Jesus came to save us from a stressful, performance-based life that we might live the abundant life freely and lightly.
Yes, we are saved from the system of “doing in order to become”, so that we are free to live in the present moment that is free from shame and guilt, in which we simply enjoy the unconditional divine love of our heavenly Father. We live knowing we are already favoured, blessed with every spiritual blessing, and victorious and successful.
“Wait a minute,” a christian might say. “Didn’t Jesus come to save us from hell?”
Yes, Jesus talked about hell, but it is not the kind of hell that many evangelical christians think. Interestingly, Jesus spoke about hell mainly to the Pharisees when He used the word ‘gehenna’ to describe the suffering they would go through in their conscience during the impending destruction of the Jerusalem temple by the Roman army in AD66-70.
Besides, Pharisees were not atheists – they did believe in God, except they were blinded and misguided to have believed in the kind of God made in their own image, thinking that He is someone who is judgmental and vindictive and petty.
So it’s a far cry from today’s popular thinking that atheists and other non-christians are going to “hell” for failing to believe in Jesus or confessing Jesus as their Lord and Saviour. How far off we are from what the scriptures actually say when we do not take into account their historical context and audience relevance.
“Ok,” someone might venture, “but aren’t we also saved from God’s wrath?”
This is what I used to believe, having been taught in institutional churches before. I’ve learnt that the phrase “God’s wrath” is used figuratively in the Jewish apocalyptic language.
There are two ways I look at it – firstly, with a fallen mindset, a person may think God is angry with him or her, but it is actually a result of feeling alienated from God – the guilty conscience is the one that seems to represent God’s anger. This is nothing more than the accuser of the brethren in action – Satan is not a physical entity or angel, unlike what traditional christianity teaches, but a figurative word to describe that part of our human make-up that makes us feel guilty and condemned. He is the accusing voice that “goes about as a roaring lion, seeking whom he may devour”, trying to fool us into thinking God is distant and angry with us, when all the while God is already one with us because in Him, we live and move and have our being. It’s up to us to realise that.
Secondly, when “God’s wrath” was mentioned in the New Testament, it was in reference to the impending judgment day on Israel in AD70, marked by the destruction of the temple, which would signify the end of the old covenant age (not the end of the world or the physical earth). The unbelieving Jews, who refused to depart from religion and rituals, would then suffer condemnation in their minds, mistakenly thinking that God was angry with them by sending the Roman army to attack them.
This is what Jesus meant by “For God so loved the world that He gave His only begotten Son that whoever believes in Him shall not perish (or become lost) but have eternal life (knowing the one true God). For God did not send His Son to condemn the world but that the world through Him might be saved. He who believes in Him is not condemned; but he who does not believe is condemned already, because he has not believed in the name of the only begotten Son of God.”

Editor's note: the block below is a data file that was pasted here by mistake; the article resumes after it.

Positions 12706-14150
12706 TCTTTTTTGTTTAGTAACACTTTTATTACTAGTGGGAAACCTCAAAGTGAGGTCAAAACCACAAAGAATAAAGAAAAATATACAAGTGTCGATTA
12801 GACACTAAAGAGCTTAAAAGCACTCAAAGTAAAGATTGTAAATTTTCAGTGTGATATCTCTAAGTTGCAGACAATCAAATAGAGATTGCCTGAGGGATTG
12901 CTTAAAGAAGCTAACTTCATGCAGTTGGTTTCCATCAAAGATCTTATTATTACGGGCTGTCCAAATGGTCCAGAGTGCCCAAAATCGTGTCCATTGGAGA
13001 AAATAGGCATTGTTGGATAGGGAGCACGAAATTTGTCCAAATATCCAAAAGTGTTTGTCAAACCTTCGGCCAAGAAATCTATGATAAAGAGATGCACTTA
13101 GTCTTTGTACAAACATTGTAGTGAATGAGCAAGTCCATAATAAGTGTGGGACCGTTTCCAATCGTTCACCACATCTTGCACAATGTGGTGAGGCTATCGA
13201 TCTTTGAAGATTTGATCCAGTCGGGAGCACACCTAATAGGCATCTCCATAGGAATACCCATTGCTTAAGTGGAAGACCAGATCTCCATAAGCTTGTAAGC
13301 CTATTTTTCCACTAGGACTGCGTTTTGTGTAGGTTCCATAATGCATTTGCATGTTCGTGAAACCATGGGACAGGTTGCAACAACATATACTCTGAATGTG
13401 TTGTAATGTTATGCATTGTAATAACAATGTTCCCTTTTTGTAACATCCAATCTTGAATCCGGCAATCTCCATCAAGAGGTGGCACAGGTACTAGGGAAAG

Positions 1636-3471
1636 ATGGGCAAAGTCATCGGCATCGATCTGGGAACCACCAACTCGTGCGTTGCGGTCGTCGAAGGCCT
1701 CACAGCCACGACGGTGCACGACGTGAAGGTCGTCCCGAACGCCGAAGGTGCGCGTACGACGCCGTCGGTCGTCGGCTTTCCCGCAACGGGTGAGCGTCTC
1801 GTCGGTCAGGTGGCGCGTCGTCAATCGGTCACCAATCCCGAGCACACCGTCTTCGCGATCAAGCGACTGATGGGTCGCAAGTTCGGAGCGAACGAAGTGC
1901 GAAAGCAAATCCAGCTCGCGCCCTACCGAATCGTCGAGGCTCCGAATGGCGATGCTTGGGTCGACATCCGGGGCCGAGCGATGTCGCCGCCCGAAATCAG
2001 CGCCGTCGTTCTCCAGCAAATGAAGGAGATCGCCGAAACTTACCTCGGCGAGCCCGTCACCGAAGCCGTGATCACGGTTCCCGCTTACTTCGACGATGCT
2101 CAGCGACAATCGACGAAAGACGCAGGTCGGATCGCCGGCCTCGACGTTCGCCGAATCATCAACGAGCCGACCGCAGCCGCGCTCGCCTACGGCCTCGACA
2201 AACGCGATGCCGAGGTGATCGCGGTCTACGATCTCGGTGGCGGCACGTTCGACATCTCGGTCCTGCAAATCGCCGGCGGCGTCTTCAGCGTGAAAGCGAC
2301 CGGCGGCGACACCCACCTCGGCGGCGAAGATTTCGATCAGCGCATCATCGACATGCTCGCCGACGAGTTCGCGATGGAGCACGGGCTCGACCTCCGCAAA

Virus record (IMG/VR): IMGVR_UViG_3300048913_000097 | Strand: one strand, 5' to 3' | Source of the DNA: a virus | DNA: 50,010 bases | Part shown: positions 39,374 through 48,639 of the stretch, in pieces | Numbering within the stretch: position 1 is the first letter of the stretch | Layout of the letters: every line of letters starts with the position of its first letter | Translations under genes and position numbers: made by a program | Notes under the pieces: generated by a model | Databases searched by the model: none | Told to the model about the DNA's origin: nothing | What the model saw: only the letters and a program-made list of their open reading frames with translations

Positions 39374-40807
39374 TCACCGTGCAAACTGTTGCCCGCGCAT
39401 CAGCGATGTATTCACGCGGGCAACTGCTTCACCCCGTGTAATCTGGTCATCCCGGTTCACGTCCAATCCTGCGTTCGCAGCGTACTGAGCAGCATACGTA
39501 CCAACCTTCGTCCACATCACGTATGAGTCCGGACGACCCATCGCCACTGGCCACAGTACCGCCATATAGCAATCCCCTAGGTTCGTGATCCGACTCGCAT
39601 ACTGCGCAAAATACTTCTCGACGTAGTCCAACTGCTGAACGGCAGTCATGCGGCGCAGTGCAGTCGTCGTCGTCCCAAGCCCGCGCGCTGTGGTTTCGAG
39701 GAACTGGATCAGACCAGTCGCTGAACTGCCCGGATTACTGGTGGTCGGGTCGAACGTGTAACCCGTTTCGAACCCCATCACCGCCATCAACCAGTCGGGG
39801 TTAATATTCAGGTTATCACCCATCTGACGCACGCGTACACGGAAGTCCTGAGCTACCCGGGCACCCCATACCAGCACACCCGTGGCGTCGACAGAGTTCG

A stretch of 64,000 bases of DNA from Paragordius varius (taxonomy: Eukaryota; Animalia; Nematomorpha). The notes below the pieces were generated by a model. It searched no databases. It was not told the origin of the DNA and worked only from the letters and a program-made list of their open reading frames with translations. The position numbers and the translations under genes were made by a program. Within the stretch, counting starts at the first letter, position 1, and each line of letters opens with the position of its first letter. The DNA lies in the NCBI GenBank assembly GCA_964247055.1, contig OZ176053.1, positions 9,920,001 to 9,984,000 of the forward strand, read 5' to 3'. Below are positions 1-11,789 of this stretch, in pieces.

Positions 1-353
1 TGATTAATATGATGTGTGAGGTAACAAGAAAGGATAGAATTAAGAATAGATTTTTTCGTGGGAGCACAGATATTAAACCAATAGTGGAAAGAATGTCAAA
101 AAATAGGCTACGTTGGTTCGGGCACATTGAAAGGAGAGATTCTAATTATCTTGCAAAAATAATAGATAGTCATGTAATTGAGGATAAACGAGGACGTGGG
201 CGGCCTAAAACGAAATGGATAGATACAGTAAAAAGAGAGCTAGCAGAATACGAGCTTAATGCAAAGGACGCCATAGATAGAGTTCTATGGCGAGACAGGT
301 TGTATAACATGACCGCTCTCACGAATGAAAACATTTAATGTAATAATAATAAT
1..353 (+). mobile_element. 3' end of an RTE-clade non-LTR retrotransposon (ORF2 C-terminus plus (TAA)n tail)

The Pharisees and unbelieving Jews were already condemned because they did not believe Jesus is the revelation of God as their heavenly Father, nor did they believe Jesus is their true identity.
How were they condemned? In their conscience. The condemnation is in the mind – as long as people continue to experience guilt and shame by relying on religion and rituals and good works to make themselves right with God, they remain lost and blinded and condemned.
This is what Jesus meant by “And this is the condemnation, that the light has come into the world, and men loved darkness (ignorance) rather than light, because their deeds were evil.”
The Pharisees would rather hide behind religion and make themselves look good and holy and pious by their law-keeping, and remain in spiritual darkness, doing evil deeds (also known as dead works, which are religious works done to become more righteous), than to come into the light and see themselves standing on equal ground with other people in terms of their favour and acceptance with God.
Therefore, contrary to mainstream christian teachings, the words “perish” and “condemnation” in John 3:16-21 has nothing to do with a physical torture chamber in the afterlife (which many christians commonly equate with hell) reserved for unbelievers and sinners, who are commonly thought to be atheists, agnostics, buddhists, muslims, jews, hindus and other non-christians. In the proper context at that time and age, Jesus was speaking to Nicodemus the Pharisee, and His words need to be interpreted in that light.
Finally, what about the popular notion of “God’s wrath being poured on Jesus when He was hanging on the cross to punish Him on our behalf for bearing our sins”? Well, this post is getting too long, so for an introduction to the discussion on the “penal substitution” view of the cross and the trinitarian view of the cross, this post would suffice for now.
[Post updated on 9 June 2011]
“Was What I Taught In Australia Biblical?” by Steve McVey
“Another look at John 3:16-21 – Jesus was addressing religiosity” (Video message)